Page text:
Using your journal and knowledge of your relationships, forward articles, links and other information that might be of interest to your contacts. “When I see interesting news stories I forward them to people who I think would find them relevant,” says Scanlin of Born to Sell. “I’ve had many recipients come up to me later and say things like, ‘I can’t believe you remembered that I wanted to go to Thailand.’ It takes less than 30 minutes each morning to send out a handful of these. Do it every day and the care and feeding of your network will be alive and well.”

How to Build Better Business Relationships: Be Real

“Do not be afraid to be vulnerable,” says Amy Ludwigson of Pure Citizen, an organic clothing retailer. “Let people see who you are. It builds trust and respect. Being too professional is a bore and well you are not going to enjoy yourself.”

Dig Deeper: When Do You Lie? Strategies For More Authentic, Respectful Communication

How to Build Better Business Relationships: Turn Blunders into Opportunities

Admitting mistakes and correcting missteps will take you far when it comes to building relationships, says William Gregory O, who is the co-founder of Lex Scripta, a law firm in Illinois. “Often times, people just want to know that you are sorry and that you have a plan for getting back on track,” he says. When one of our service providers made a mistake, which resulted in our service being delayed for a week, the service provider responded immediately with an apology and a proposal for fixing the problem. Instead of looking for another service provider, we decided to work with this provider because we know that the provider is honest and diligent. When a mistake is more than a minor setback, do something to make it right or otherwise provide value to the wronged party.”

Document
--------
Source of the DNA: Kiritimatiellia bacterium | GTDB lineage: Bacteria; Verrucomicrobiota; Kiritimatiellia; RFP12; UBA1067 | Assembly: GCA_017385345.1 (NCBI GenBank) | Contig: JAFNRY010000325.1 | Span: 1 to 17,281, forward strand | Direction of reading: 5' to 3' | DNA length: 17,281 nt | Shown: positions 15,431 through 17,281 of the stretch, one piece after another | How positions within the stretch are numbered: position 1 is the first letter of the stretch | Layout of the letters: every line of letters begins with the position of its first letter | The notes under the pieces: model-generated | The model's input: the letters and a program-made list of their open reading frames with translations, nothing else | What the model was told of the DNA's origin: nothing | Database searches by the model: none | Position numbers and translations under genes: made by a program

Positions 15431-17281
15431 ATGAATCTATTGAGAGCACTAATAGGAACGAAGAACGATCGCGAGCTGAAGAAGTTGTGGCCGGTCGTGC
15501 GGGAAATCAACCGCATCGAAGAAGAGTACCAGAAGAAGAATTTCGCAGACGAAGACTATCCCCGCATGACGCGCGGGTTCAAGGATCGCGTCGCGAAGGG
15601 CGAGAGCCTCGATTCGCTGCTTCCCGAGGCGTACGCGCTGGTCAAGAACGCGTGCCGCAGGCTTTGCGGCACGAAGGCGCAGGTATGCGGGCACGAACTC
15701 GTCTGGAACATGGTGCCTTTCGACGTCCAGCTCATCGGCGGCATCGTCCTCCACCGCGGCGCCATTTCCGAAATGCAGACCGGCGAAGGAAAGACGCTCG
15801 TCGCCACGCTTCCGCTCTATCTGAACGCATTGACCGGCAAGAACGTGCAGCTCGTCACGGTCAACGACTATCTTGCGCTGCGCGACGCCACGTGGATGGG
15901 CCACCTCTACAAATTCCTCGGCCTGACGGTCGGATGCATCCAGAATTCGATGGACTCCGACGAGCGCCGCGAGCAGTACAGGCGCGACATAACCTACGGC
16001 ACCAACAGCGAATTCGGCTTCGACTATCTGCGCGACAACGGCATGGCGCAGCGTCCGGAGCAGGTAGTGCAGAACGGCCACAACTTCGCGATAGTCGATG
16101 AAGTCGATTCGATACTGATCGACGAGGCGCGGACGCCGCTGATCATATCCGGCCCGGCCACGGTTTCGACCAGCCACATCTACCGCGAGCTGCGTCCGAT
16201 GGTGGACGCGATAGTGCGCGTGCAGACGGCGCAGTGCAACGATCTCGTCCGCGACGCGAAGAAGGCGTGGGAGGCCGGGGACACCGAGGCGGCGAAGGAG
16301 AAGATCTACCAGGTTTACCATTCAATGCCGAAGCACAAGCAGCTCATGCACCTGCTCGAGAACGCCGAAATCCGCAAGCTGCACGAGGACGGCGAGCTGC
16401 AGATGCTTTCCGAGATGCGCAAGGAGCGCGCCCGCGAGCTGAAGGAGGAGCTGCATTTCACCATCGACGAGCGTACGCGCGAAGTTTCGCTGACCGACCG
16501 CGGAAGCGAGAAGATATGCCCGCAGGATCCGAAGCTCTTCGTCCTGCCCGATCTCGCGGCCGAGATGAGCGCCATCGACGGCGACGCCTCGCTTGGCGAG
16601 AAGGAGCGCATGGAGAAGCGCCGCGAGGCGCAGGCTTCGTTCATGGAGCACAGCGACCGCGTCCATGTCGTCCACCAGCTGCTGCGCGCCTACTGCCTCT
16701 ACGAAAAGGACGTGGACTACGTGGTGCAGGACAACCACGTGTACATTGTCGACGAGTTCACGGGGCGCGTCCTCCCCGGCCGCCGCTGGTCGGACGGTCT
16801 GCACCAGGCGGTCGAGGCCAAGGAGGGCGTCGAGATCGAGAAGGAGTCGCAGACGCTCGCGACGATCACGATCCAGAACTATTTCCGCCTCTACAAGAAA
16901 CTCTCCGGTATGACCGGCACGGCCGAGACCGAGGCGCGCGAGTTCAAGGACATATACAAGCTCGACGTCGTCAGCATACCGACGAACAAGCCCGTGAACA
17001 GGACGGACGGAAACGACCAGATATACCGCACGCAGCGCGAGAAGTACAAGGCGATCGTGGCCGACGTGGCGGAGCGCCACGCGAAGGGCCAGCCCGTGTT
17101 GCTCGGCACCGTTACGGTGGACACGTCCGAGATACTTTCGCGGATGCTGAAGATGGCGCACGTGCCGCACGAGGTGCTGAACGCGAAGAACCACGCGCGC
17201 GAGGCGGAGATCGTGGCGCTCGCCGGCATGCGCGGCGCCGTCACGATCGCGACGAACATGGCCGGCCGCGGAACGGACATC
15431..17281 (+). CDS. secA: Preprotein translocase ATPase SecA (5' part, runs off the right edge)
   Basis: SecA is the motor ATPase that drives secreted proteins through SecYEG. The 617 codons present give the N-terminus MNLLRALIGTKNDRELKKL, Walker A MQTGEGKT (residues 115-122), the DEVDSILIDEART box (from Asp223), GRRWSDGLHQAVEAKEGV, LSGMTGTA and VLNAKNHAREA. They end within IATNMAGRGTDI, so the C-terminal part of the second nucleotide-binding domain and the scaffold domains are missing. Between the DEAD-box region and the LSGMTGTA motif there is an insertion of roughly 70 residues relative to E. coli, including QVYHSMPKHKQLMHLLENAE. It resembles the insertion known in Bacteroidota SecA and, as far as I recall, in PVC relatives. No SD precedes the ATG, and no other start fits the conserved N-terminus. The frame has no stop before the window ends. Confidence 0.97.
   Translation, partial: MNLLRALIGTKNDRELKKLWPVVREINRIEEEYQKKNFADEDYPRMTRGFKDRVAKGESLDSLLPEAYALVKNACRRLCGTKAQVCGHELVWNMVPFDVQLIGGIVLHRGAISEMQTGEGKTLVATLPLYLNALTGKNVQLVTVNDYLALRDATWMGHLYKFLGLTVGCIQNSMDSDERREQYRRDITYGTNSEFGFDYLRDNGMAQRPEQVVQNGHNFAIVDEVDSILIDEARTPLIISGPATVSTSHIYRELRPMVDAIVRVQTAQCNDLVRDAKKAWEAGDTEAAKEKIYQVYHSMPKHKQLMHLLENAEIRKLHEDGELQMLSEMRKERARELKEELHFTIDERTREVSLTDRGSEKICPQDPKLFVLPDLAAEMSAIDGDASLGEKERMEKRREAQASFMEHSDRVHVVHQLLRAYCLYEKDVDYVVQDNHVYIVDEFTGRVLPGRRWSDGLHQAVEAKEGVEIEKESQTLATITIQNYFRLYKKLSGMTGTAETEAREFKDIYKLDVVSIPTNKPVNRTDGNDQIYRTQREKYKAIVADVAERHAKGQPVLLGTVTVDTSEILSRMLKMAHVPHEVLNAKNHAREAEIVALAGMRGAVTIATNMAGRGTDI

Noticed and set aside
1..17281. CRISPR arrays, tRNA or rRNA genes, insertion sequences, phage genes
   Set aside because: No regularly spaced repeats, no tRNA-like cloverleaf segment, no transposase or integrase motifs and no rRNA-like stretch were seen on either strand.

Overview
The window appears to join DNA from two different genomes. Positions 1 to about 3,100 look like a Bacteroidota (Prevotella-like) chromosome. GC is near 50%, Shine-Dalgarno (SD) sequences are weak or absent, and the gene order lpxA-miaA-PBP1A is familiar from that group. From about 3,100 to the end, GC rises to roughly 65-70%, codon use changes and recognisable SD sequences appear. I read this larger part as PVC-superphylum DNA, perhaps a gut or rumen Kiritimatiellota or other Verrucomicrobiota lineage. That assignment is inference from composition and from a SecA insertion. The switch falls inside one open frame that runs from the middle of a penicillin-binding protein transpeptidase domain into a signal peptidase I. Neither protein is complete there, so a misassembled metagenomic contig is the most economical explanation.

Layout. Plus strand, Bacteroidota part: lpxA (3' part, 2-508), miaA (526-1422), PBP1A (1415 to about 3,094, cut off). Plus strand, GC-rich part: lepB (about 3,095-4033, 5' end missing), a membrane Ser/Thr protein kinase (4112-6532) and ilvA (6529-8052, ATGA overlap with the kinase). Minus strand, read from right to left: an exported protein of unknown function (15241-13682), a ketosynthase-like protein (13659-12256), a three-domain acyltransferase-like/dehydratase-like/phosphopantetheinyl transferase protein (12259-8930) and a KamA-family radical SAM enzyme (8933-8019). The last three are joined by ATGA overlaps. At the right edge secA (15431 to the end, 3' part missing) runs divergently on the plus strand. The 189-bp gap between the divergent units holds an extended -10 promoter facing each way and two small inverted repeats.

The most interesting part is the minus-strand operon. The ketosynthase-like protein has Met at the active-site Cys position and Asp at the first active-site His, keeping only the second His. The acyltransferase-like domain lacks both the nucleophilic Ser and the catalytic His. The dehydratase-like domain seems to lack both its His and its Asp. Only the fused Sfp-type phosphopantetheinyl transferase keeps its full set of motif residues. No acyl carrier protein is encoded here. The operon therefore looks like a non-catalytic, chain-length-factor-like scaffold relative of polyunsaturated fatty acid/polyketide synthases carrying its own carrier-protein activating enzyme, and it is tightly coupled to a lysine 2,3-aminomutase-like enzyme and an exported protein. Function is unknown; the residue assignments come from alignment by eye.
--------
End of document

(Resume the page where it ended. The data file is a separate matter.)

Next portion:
How to Build Better Business Relationships: Make it Personal

Sometimes it is good to send an actual physical letter or card of appreciation as opposed to an e-mail. “Say ‘Thank you,” a lot,” says Amy Blum, owner and president of Eagle Marketing. “I send notes to new clients thanking them for their business. I send e-mails of appreciation often, for no reason at all. And, I send great toffee during the holidays. Never forget who got you where you are. And never, ever think you can say thank you enough to clients, customers, colleagues and even vendors too.”

*************PLEASE NOTE*******

GO TO: www.SENDOUTCARDS.COM/loryfabian and start sending CARDS today.  Need help?

You could send 5 or 500 cards in 5 minutes, in your own handwriting, and even upload a picture or logo into the card.  For about $5 per year per customer you can make your customers feel special and appreciated, and they will never forget you.   If you would like a free gift account to try our card system, please visit my website at http://www.sendoutcards.com/loryfabian.